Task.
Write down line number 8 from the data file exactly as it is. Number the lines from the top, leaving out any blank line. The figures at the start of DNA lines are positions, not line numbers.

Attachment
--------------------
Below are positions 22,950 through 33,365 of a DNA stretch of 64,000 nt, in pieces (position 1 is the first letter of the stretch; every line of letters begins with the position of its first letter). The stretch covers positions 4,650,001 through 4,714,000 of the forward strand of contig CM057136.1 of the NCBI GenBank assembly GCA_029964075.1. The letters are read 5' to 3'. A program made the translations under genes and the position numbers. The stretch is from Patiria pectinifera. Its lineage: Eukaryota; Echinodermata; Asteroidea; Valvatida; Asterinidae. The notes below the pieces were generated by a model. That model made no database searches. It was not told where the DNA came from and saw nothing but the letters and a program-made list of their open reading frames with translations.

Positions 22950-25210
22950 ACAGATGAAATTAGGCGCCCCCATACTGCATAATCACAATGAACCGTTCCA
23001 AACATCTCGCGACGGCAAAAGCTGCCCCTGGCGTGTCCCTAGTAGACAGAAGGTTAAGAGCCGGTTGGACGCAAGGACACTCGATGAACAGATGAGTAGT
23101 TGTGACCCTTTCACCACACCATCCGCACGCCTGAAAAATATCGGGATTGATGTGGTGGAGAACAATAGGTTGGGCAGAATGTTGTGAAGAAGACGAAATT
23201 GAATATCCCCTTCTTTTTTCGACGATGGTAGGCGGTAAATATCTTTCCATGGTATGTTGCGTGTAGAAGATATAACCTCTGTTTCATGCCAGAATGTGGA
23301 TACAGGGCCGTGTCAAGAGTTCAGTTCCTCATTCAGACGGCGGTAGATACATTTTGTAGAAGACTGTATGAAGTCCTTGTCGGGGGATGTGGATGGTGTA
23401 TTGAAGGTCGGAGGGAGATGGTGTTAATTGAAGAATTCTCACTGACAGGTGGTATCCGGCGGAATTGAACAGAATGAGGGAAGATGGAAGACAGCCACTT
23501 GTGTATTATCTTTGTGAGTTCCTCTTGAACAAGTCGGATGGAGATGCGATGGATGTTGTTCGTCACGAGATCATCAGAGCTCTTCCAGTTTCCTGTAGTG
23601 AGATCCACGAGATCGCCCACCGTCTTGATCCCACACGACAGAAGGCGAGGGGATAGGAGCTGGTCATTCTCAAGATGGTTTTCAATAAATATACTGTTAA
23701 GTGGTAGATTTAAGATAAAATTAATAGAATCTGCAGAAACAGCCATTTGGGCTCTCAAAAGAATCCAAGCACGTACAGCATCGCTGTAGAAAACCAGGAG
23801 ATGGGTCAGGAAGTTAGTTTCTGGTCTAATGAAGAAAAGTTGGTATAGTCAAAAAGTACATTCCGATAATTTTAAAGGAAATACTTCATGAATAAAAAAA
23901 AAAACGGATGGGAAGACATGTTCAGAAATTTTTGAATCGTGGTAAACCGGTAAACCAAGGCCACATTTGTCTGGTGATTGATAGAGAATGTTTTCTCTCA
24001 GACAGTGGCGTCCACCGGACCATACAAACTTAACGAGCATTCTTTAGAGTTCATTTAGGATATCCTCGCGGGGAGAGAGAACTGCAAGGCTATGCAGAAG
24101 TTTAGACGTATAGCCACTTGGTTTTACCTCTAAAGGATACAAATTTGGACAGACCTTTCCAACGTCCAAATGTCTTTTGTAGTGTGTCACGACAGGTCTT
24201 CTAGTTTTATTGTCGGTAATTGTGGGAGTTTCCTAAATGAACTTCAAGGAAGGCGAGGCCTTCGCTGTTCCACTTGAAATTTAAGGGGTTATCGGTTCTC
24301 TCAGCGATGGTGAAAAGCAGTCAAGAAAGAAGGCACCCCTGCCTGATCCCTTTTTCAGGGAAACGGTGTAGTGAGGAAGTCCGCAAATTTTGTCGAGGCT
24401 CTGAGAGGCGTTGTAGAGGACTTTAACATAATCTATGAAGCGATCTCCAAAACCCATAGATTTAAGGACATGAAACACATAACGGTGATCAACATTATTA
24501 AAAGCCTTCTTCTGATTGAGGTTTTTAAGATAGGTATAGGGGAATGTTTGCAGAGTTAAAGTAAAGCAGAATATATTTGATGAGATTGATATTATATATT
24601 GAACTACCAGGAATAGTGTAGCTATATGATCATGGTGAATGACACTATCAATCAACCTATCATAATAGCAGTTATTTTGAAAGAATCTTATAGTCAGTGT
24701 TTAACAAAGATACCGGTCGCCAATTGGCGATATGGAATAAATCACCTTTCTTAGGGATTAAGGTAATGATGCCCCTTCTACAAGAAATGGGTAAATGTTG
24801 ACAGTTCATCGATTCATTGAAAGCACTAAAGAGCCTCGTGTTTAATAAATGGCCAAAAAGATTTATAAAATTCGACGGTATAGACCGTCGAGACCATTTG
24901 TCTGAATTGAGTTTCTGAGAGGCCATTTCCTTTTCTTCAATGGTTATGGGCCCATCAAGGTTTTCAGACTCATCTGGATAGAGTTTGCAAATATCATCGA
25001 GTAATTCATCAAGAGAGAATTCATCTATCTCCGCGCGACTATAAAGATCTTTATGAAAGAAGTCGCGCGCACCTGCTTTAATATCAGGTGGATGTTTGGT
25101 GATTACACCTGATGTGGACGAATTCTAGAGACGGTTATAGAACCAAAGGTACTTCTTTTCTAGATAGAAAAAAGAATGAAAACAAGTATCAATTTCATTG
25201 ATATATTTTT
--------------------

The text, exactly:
23401 TTGAAGGTCGGAGGGAGATGGTGTTAATTGAAGAATTCTCACTGACAGGTGGTATCCGGCGGAATTGAACAGAATGAGGGAAGATGGAAGACAGCCACTT